Huawei in public test as it unveils sanction-hit phone

Updated 19 September 2019

Huawei in public test as it unveils sanction-hit phone

  • Hit by US sanctions, Huawei's Mate 30 will not be allowed to use Google’s Play Store
  • Household-name services like WhatsApp, Instagram and Google Maps will be unavailable.
BERLIN: Chinese tech giant Huawei launches its latest high-end smartphone in Munich on Thursday, the first that could be void of popular Google apps because of US sanctions.
Observers are asking whether a phone without the Silicon Valley software that users have come to depend on can succeed, or whether Huawei will have found a way for buyers to install popular apps despite the constraints.
The company has maintained a veil of secrecy over its plans, set to be dropped at a 1200 GMT press conference revealing the Mate 30 and Mate 30 Pro models.
Huawei, targeted directly by the United States as part of a broader trade conflict with Beijing, was added to a “blacklist” in Washington in May.
Since then, it has been illegal for American firms to do business with the Chinese firm, suspected of espionage by President Donald Trump and his administration.
As a result, the new Mate will run on a freely available version of Android, the world’s most-used phone operating system that is owned by the search engine heavyweight.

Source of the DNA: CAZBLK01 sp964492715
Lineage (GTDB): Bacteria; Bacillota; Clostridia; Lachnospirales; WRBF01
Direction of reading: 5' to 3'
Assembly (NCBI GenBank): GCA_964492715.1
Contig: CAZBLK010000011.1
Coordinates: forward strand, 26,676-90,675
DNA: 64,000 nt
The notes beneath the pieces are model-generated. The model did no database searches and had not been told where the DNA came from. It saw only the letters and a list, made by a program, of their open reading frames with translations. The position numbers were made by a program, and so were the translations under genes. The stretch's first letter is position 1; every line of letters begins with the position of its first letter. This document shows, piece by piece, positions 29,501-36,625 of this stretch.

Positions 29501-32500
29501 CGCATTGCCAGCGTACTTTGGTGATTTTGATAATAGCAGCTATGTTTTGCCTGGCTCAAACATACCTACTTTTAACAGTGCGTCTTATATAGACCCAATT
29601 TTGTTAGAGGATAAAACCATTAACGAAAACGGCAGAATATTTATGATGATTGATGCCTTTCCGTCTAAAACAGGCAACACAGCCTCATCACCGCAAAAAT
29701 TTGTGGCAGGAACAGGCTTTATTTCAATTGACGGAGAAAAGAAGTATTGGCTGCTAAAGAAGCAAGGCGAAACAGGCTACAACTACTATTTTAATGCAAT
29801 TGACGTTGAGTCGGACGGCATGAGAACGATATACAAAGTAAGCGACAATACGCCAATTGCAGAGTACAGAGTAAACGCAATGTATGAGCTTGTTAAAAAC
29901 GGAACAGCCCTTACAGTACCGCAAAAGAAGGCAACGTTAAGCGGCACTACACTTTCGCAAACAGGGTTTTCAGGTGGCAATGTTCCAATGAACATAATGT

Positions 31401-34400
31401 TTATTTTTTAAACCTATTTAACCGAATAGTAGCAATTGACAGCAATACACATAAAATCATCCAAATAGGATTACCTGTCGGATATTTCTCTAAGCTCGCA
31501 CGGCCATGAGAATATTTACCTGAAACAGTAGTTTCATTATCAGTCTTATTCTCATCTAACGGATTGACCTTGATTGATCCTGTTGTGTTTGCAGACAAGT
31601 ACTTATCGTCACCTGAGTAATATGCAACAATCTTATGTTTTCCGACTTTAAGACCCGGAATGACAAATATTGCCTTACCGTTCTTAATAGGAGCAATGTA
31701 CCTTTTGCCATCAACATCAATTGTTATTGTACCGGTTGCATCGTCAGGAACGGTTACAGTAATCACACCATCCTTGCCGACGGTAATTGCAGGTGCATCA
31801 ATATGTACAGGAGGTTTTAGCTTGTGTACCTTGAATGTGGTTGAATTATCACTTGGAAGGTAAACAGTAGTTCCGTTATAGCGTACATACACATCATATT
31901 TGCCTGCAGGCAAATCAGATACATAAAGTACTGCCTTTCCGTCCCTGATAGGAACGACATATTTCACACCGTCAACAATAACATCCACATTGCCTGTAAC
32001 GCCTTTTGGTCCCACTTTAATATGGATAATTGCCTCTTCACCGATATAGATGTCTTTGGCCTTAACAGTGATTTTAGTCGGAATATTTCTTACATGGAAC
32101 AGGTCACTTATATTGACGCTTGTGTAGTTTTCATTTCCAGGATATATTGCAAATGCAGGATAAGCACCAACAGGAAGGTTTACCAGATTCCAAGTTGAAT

While Mate 30 owners will experience little difference in the use of the system, the lack of Google’s Play Store — which provides access to hundreds of thousands of third-party apps and games as well as films, books and music — could hobble them.
Household-name services like WhatsApp, Instagram and Google Maps will be unavailable.
The tech press reports that this yawning gap in functionality has left some sellers reluctant to stock the new phones, fearing a wave of rapid-fire returns from dissatisfied customers.
Huawei president Richard Yu said at Berlin’s IFA electronics fair this month that his engineers found a “very simple” way to install the hottest apps without going via the Play Store.
Huawei could offer its own app store in a preliminary version, setting itself up as a competitor to the dominant Apple and Google offerings, observers speculate.
Over the longer term, the company could build out a similar “ecosystem” of devices, apps and services as the Silicon Valley companies that would bind users more closely to it.
The world’s second-largest smartphone maker after Samsung, Huawei earlier this month presented its proprietary operating system HarmonyOS, a potential replacement for Android.
The Mate 30 will not yet have HarmonyOS installed.
But it could make for a new round in the decades-old “OS wars” between Microsoft’s Windows and Apple’s Mac OS, then Android versus Apple’s iOS.
Meanwhile, Eric Xu, current holder of Huawei’s rotating chief executive chair, has urged Europe to foster an alternative to Google and Apple.
That could provide an opening for Huawei to build up Europe’s market of 500 million well-off consumers as a stronghold against American rivals.
“If Europe had its own ecosystem for smart devices, Huawei would use it... that would resolve the problem of European digital dependency” on the United States, Xu told German business daily Handelsblatt.
He added that his company would be prepared to invest in developing such joint European-Chinese projects.